Rioters and worshippers stopped to listen. Then Sojourner's worst fears seemed about to come true. The protesters lunged forward, surrounding her with their sticks and clubs. "Why do you come about me with clubs and sticks?" she asked.

"We ain't goin' to hurt you," several men shouted. "We just want to hear you sing!" The rioting ceased as Sojourner lifted her voice in praise of God, who had once again protected her in danger.

Sojourner did not have the benefit of all the Christian education we have today. But, in spite of that, her deep faith led her to trust God in all circumstances.

Make It Real! Questions to make you dig a little deeper and think a little harder.

1. Even though they were slaves living in a basement with little food, Isabella's family still thanked God. Can you think of a time when you thanked God, even though things were going badly?

2. Isabella made a special place where she could pray and listen to God. Have you ever thought of setting aside a special place for prayer? What kind of place would you choose?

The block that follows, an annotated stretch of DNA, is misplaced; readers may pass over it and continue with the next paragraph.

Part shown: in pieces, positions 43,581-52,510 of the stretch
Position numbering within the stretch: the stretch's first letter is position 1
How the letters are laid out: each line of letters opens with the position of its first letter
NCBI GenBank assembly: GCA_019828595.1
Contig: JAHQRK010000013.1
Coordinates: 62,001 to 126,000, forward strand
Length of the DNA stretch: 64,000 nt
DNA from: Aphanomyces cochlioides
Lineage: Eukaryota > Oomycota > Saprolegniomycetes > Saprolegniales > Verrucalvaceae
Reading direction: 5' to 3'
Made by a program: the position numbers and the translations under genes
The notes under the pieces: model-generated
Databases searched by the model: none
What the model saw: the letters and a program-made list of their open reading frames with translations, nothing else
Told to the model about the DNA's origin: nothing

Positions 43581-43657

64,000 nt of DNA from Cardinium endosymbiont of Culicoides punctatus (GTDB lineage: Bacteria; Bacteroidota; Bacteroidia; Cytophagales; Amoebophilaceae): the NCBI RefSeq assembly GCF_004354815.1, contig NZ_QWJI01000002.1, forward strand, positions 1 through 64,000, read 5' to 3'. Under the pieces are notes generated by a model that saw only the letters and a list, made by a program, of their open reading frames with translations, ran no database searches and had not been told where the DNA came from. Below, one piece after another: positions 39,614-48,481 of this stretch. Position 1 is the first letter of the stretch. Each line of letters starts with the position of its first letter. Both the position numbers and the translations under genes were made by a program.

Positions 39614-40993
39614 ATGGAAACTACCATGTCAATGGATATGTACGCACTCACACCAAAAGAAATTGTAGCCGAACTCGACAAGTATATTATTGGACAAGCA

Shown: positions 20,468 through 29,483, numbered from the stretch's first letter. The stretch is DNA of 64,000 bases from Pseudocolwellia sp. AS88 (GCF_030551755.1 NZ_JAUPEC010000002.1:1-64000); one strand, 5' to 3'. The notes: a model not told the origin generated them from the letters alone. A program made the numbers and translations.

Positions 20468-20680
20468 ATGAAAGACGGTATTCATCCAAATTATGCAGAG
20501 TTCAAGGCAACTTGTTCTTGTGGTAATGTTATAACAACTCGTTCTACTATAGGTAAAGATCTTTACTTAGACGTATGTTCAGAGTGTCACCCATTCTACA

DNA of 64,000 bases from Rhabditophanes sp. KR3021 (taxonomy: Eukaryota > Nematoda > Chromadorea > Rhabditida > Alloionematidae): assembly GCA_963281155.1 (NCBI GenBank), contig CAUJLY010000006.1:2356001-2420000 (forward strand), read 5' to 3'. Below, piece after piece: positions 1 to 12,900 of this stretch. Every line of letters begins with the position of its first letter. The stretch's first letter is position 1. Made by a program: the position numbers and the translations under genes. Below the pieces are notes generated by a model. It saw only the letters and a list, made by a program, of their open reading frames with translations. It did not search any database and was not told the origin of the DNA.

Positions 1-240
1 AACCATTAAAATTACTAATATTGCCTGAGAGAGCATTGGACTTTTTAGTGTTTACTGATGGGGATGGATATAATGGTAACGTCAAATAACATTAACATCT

3. "Sojourner" means one who stays in a place for a short time. Why was this a good name for Isabella to choose? If you could choose a new name to represent your Christian life, what would you choose?

4. Sojourner trusted God through many different trials. Can you think of a time when it was hard for you to trust God?

Suggested reading:

Sojourner Truth by Susan Taylor-Boyd (Gareth Stevens Children's Books)

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Sojourner Truth and the Voice of Freedom by Jane Shumate (The Millbrook Press)

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A Picture Book of Sojourner Truth by David A. Adler (Holiday House)

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Photo Credit: 1870 photograph  via Wikimedia Commons.